Avoiding Non-Sufficient Fund and Overdraft Fees
Non-sufficient fund fees, more commonly known as NSF fees, happen when your checking account does not have enough money for a purchase or payment you try to make. Overdraft fees are similar, but they occur when the bank allows a transaction to go through, despite your account balance not being sufficient to cover it. The bank will charge you the overdraft fee, plus you have to pay the deficit balance.
Both types of fees can be costly, coming in as high as $35 each. These charges can add up, especially if you overdraft your account frequently.
Best practices to avoid NSF and overdraft fees
- Use direct deposit as a way of getting your paychecks into your checking account faster.
- Keep track of the balance in your checking account. It may seem old-fashioned to keep a checkbook register, but this is the best way for you to know exactly how much money you have available at any given time. Then check your balance before making a purchase or writing a check to ensure you have enough money to cover it.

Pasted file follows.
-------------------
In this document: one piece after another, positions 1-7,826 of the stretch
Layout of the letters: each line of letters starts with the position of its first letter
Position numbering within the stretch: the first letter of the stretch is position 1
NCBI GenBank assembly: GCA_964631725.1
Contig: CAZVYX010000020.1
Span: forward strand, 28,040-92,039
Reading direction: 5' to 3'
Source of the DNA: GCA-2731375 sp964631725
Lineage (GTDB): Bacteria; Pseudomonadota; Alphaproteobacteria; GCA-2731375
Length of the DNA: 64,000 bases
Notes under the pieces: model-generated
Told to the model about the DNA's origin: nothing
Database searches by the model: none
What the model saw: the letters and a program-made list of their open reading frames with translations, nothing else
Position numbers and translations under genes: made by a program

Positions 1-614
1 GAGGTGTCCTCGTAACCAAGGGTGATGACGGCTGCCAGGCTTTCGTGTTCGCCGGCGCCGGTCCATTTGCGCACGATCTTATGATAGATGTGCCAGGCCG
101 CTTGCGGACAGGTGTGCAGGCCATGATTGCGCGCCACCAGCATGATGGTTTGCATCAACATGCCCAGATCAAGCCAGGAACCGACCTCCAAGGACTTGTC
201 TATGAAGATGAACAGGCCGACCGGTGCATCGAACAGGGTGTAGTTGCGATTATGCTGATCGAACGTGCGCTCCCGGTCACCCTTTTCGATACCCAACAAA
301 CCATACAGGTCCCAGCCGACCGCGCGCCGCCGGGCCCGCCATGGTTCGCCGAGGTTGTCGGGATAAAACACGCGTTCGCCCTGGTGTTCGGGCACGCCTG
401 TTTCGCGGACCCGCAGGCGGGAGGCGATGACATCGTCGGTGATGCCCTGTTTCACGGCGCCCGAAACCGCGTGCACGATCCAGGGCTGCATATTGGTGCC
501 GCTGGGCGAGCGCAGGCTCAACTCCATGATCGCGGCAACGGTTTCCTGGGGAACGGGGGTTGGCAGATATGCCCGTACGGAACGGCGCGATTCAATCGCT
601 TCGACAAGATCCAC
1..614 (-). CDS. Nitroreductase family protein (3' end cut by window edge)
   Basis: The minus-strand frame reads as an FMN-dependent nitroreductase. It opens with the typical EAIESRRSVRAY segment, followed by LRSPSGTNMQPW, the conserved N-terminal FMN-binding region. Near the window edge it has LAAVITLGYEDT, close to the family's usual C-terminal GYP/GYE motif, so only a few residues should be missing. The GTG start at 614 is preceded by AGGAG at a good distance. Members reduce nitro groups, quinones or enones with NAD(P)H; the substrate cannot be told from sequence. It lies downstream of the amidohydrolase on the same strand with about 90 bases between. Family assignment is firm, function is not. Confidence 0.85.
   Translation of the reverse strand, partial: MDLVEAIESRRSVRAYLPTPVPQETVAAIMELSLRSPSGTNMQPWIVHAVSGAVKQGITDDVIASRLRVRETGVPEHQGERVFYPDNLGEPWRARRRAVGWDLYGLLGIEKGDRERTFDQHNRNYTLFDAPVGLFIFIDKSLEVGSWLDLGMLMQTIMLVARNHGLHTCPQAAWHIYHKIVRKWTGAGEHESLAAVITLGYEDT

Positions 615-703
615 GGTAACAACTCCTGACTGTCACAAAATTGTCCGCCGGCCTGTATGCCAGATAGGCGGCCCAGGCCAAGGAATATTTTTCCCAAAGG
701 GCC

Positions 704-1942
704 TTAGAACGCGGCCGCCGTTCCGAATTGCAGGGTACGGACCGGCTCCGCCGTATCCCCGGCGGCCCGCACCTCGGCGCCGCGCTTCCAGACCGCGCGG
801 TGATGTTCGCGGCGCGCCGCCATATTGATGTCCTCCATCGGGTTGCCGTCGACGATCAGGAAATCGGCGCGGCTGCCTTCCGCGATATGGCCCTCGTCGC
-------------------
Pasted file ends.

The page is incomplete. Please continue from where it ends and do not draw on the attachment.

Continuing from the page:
- Use available overdraft protections , such as linking your checking account to a savings account you have at the bank. Your bank can transfer money from your savings account to your checking account to cover a purchase and charge you a smaller fee.
- Do not use your debit card to rent a car, buy gas, or check into a hotel. Each of these merchants will often place a hold on your account for an amount far larger than you actually end up spending. The hold may cause you to overdraw your account accidentally.
- Keep a buffer in your checking account all the time. Even just keeping a minimum $100 account balance will prevent you from triggering an overdraft when you spend a little more than you planned. Just be sure to think of the last $100 as unavailable.
- Set up an alert so your bank will notify you if your checking account balance falls below a specified amount. If you receive the notifications on your phone, you can instantly adjust your spending to avoid making an overdraft on your account and incurring a fee.
- Carefully manage joint accounts and consider separate accounts if you cannot coordinate your spending habits.
- If you do trigger an overdraft, deposit money into your account as soon as possible to pay the fee and get a positive balance again. Some banks may charge you an additional fee for each day your balance is negative, or another large fee if your account has a negative balance for several days in a row after an overdraft.